Despite nationwide opinion polls showing parents are largely satisfied with their childrens’ education, efforts to ban or challenge books in schools and libraries surged last year, as a conservative political movement in the name of parents’ rights took aim at literature mostly focused on themes of race, gender, and LGBTQ issues.
The American Library Association, which annually tracks the number of book challenges, documented 681 attempts to ban or restrict library resources between Jan. 1 and Aug. 31, 2022. About 1,650 unique titles were targeted during that time. The ALA said the latest figures were set to exceed last year’s totals.
Students at 14 Iowa public school districts and one university are planning to walk out of class Wednesday to protest bills introduced in the Iowa Legislature that they say discriminate against the rights of LGBTQ+ people.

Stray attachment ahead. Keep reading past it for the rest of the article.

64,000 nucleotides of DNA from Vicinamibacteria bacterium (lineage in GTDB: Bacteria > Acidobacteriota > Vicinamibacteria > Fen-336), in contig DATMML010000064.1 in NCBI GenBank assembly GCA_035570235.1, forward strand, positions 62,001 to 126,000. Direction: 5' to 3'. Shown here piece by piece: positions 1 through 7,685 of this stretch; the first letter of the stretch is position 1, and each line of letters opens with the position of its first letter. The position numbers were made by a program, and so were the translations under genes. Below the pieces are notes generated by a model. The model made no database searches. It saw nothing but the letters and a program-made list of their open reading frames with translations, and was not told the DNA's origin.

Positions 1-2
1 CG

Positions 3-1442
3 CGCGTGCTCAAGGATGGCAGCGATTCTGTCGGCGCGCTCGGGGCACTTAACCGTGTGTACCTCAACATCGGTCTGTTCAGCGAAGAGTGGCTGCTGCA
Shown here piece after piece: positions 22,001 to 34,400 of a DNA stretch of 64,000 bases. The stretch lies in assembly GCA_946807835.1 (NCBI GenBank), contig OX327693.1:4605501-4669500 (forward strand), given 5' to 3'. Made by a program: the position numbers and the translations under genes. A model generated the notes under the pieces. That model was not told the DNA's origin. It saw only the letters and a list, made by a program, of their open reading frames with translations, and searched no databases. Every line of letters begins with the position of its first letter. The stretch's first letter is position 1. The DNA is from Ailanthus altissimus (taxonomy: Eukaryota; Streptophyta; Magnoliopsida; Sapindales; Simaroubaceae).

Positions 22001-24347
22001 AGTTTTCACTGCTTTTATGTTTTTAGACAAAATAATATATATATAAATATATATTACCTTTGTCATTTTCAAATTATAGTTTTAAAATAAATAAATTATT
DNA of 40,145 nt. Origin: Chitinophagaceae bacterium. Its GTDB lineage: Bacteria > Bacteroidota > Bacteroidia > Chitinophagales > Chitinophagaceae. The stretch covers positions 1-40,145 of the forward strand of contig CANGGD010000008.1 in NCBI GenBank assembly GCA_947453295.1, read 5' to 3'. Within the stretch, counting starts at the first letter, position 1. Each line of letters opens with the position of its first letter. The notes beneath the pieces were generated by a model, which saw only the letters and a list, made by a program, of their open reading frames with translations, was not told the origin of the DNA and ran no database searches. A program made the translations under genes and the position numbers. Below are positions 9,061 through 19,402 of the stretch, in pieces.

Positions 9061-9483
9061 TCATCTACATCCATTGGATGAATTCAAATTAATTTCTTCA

Several controversial bills centered on LGBTQ youth have been introduced this legislative session. Student organizers are particularly concerned about bills that would require educators to notify parents and guardians if a student is transgender, as well as a bill prohibiting the teaching of gender identity and sexual orientation to students through sixth-grade.
[. . .]
The statewide protest is being led by student groups IowaWTF and Iowa Queer Student Alliance or IowaQSA. Both groups track legislation at the state level.
Wednesday's protest is being spurred by Iowa youth who say they do not feel legislators are listening to the people most impacted by these bills: students.
Iraqis staged a protest in Baghdad on Monday in opposition to changes to the country’s parliamentary and provincial elections law that would bring back a voting system that benefits large parties.